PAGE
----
The demand for great teachers is a pressing need. Budget concerns, low teacher retention and alarming drop out rates are still happening across America. When you become a teacher, you can have an impact to the education system. Bring a voice to those who wouldn’t have one without you. Teachers with passion, create enthusiasm and inspire others with their dedication, including their students. When a student becomes empowered and inspired, it in turn inspires you as a teacher. It’s a circle of constantly inspiring and instilling passion. What could be better than that?
“When I used to study with my friends in high school, I loved the light of realization that came over their faces when they came to understanding something, and I was so proud of myself for getting them there when the teacher couldn’t.”Jenn -7th Grade Science Teacher Ilion, NY
Teaching is not for everyone. Personally, I took one education class in college and said, “NOPE! That’s not for me.” Teaching is a passion and it takes special people to become teachers, and an even better person to stay in the field past the 3-5 year burnout period. So even if teaching in the traditional sense is not for you, there are many different ways to mentor, guide and help out youth, just like Beth.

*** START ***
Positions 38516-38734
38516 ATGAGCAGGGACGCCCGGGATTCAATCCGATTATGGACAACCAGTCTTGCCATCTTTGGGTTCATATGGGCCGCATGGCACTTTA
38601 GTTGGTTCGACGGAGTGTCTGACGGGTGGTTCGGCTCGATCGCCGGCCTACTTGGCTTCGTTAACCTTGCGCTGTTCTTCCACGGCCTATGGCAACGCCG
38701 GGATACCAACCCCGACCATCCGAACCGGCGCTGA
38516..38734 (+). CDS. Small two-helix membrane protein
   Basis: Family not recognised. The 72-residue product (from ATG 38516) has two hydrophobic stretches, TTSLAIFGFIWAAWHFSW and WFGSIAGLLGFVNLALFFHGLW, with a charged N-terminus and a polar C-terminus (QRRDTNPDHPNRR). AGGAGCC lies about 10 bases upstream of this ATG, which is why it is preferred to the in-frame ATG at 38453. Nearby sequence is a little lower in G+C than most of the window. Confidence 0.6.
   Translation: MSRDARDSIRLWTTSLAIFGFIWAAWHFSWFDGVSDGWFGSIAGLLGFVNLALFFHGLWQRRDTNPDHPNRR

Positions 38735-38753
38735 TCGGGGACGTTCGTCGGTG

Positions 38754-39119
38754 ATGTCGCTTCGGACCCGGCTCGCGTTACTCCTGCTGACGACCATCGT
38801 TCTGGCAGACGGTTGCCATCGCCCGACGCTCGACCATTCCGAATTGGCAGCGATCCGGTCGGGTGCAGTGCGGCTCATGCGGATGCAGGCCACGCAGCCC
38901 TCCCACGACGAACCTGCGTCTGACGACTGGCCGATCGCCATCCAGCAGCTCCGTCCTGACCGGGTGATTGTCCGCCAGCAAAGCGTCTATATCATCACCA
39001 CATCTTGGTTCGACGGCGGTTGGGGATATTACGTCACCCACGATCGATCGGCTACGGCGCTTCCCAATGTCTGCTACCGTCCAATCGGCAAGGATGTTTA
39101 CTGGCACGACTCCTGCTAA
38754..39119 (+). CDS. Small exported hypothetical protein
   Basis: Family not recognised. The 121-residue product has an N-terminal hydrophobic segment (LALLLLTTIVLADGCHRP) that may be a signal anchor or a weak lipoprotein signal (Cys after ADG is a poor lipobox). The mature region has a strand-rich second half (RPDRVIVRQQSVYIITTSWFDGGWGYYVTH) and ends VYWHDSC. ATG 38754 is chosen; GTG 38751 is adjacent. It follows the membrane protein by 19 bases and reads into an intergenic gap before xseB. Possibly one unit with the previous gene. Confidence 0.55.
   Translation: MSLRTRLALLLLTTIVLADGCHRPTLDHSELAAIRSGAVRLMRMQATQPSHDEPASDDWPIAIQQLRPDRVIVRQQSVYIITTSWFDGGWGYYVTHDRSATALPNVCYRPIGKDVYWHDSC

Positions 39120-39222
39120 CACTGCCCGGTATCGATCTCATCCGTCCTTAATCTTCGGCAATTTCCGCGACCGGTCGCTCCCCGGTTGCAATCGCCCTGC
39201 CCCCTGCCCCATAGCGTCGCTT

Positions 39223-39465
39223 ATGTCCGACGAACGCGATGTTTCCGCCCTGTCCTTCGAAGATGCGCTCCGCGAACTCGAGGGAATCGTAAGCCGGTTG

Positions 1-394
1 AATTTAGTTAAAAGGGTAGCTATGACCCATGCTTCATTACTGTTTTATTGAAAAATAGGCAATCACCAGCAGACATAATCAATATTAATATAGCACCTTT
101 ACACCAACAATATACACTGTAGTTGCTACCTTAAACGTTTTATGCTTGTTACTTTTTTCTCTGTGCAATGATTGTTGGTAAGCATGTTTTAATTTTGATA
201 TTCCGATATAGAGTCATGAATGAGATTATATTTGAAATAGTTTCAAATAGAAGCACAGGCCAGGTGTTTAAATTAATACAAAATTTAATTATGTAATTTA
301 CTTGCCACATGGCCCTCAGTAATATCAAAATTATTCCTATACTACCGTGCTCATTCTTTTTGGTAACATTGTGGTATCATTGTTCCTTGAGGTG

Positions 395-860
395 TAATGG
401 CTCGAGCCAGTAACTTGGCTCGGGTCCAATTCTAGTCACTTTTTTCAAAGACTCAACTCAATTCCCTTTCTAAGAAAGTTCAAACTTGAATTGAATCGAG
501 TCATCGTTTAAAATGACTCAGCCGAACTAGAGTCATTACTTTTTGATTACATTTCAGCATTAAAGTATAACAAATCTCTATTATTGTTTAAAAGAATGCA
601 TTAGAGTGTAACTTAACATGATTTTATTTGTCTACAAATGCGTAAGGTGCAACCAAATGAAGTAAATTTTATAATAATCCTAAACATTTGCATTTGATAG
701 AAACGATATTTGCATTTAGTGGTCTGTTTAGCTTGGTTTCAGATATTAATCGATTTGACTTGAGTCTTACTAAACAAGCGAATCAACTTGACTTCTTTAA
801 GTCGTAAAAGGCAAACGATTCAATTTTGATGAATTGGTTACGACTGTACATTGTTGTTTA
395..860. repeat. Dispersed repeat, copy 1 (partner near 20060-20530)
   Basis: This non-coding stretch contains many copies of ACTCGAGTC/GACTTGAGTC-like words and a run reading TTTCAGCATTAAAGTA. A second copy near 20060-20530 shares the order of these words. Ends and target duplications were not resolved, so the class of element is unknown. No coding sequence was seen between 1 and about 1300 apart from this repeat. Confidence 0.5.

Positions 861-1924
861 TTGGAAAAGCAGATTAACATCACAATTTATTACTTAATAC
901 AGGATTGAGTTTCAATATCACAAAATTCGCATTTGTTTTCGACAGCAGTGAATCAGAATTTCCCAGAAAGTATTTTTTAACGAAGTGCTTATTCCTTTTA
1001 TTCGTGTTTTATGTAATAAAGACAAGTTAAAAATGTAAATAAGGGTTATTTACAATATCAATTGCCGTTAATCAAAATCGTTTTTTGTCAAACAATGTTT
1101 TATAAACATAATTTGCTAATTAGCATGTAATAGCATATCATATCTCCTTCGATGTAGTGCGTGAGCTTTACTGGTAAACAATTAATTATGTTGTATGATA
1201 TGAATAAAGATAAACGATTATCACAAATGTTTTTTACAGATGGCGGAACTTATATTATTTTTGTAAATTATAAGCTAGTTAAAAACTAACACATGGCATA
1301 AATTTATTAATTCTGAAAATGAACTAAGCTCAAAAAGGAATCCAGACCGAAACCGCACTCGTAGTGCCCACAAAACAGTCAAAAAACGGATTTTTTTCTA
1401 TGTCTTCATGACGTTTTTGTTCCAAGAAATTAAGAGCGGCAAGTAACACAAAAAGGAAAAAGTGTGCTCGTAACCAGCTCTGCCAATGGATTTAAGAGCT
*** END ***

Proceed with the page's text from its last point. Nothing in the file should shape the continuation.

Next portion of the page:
“My grandmother was in Education and was given the honor of teacher of the year in the state of Maine. I adored my Grammie and wanted to walk in her footsteps. I also loved working with kids. I have worked with kids in different capacities, toddler head teacher, children’s program coordinator at a domestic/sexual violence agency and now a children’s case manager. I love kids, their personalities and their open genuineness.”Beth -Portland, ME
School shootings don’t just kill and maim, the trauma and terror create wounds and the PTSD that remains, leave deep scars across our society. It is easy to forget that there are humans, mostly children that have experienced terrifying nightmarish scenes that will haunt them for the rest of their lives.